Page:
Here are the charges upon which Stephen was initially brought before the Sanhedrin, Israel's high council of elders: "this man never ceases to speak words against this holy place [the temple] and the law, for we have heard him say that this Jesus of Nazareth will destroy this place and will change the customs that Moses delivered to us" (Acts 6:13–14).
Now in light of those accusations, consider the following details that Stephen chose to include in his retelling of Israel's history and see if you can't spot what made the Sanhedrin mad enough to kill him:
In short, Stephen while commenting on the very things that the Jews held to be most sacred, he was coming to some radically different conclusions than those held by the vast majority of Israelites at the time. Stephen claimed that God was able to speak to his people and dwell with them in places as diverse as Mesopotamia, Egypt, and Midian. He dared to imply that the temple, as meaningful as it was in generations past, had become obsolete and that the Jews no longer had a monopoly on God, so to speak. God could even make a mountain in pagan Midian holy if he wanted to come down there.
He pointed out that both Joseph and Moses (both of whom were decisively changed as a result of the influence of the Egyptians of all people!) were rejected and persecuted by Israel's forefathers, a pattern that goes back all the way to the original patriarchs. Slavery and exile were the things ultimately promised for Israel's disobedience and idol worship, and this current generation of Jews was headed for the same fate as their ancestors for following in ancient Israel's footsteps. And here was the Sanhedrin, the council of Jewish elders, who were acting exactly like their forefathers by disobeying the law, the very thing they prided themselves for keeping.
In this light, then, it's a little easier to understand why the council members "were enraged," "ground their teeth at him," and ultimately "cast him out of the city and stoned him" (54, 57).
The truths for which Stephen died are truths still worth dying for: We don't come to a place to meet with God. We come to a person, the risen Savior and King, Jesus Christ. God isn't merely with us when we're in a particular place. He's with us wherever we go. We don't submit ourselves to Old Testament law codes in order to be found righteous before God. We trust in the "the Righteous One" who made the way for God to be both just and the justified of those who have faith in him, a way that was quite "apart from the law" (see Romans 3:21–26). Not a single group of people on the face of the earth has any privileged position in securing God's favor. The foot of the cross is level ground for every last man, woman, and child ever born at any period in history. Separation from God in exile—and ultimately eternal separation from him in never-ending exile—is the punishment for those who reject Jesus. Enjoying God's presence demands embracing his Son.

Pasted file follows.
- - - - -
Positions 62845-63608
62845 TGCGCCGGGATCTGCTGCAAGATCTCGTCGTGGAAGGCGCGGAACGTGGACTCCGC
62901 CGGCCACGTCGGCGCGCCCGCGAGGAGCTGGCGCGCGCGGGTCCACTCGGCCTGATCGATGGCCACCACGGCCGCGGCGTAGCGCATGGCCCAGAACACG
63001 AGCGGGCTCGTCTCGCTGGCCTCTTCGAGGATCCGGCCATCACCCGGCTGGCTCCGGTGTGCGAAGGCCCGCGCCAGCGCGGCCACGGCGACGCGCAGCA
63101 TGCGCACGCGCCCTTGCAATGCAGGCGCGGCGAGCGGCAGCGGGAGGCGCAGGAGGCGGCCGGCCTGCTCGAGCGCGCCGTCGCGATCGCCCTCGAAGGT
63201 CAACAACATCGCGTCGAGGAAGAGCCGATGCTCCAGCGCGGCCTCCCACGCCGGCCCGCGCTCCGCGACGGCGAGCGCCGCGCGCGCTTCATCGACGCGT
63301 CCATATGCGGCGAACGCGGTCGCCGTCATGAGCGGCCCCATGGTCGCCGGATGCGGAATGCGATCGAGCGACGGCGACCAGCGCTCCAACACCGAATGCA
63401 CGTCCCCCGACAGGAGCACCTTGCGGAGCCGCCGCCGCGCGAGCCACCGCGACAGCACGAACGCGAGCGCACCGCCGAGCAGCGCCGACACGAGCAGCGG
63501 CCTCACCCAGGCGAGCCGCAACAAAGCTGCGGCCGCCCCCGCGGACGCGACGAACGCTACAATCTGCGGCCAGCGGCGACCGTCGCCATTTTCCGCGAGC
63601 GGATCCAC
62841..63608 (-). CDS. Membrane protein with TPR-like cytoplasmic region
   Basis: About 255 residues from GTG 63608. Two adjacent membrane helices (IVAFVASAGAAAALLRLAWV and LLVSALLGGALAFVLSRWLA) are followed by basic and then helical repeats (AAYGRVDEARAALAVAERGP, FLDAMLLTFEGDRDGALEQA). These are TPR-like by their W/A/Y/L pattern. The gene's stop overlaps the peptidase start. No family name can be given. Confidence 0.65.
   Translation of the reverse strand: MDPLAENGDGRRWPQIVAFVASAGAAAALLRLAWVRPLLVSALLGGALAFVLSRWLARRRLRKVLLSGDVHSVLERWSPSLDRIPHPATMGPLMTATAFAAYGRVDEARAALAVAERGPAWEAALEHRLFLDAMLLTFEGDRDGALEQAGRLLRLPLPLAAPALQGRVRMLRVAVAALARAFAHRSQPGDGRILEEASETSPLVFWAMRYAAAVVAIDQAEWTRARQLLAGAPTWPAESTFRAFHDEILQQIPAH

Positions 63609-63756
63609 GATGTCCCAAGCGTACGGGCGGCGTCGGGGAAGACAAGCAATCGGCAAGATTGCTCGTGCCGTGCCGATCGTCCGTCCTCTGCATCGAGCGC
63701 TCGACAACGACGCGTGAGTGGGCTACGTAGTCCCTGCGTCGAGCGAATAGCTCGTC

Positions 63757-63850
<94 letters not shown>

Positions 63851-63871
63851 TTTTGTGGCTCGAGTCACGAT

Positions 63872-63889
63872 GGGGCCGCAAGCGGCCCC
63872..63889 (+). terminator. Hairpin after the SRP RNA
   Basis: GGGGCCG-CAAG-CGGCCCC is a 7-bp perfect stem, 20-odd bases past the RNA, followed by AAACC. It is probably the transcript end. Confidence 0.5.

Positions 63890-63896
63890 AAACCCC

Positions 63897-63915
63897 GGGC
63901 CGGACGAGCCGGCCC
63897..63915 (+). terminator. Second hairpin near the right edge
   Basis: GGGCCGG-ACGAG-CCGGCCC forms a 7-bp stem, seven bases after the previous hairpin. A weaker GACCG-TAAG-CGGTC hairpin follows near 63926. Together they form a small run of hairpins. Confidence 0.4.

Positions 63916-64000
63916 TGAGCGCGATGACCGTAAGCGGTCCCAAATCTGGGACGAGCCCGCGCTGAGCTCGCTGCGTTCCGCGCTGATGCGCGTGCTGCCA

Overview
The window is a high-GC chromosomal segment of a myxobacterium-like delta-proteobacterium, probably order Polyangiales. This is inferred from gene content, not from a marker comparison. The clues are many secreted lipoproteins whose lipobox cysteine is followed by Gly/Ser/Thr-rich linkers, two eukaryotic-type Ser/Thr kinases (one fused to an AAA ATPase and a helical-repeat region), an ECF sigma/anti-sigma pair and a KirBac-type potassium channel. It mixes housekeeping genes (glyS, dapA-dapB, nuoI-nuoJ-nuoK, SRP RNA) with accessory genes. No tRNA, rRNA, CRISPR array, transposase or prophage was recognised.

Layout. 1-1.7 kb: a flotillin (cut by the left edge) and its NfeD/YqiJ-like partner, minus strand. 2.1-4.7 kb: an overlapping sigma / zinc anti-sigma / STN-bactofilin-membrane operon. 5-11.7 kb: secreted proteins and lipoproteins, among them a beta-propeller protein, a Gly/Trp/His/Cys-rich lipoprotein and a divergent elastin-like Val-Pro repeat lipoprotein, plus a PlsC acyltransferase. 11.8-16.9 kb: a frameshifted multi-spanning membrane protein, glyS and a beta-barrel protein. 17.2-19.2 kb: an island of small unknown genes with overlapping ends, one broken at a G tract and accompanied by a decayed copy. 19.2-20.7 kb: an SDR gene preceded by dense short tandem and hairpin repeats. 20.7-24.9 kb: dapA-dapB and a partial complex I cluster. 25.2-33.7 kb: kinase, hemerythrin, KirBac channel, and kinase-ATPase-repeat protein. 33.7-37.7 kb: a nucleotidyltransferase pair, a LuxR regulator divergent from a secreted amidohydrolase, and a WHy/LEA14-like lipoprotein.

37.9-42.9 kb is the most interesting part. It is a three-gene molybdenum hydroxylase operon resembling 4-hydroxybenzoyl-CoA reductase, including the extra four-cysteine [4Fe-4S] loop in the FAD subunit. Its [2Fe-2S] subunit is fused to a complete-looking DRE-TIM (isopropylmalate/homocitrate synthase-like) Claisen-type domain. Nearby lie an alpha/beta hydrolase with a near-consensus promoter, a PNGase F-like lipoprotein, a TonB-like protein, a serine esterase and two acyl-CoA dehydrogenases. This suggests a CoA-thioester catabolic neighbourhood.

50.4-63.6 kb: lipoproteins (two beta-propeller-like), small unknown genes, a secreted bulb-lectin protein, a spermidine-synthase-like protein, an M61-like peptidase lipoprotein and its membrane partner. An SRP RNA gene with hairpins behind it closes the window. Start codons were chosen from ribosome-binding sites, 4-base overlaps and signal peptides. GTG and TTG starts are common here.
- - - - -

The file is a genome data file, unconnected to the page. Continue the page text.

May we live, and if necessary die, for these truths, the truths for which Stephen died.
In awe at the hope that is ours,
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For the Jews, place was very important. Israel was where Europe, Africa, and Asia met. At the center of Israel was Jerusalem, and at the center of Jerusalem was the temple. That is where God met with man.
By evoking Abraham, Joseph, and Moses, Stephen shows that God can speak to his people while they're in Mesopotamia, Egypt, or the land of Midian. When the house of God becomes an idol, God will burn it down. Jesus was the dwelling place of God, and now we as living stones make up the true temple of God.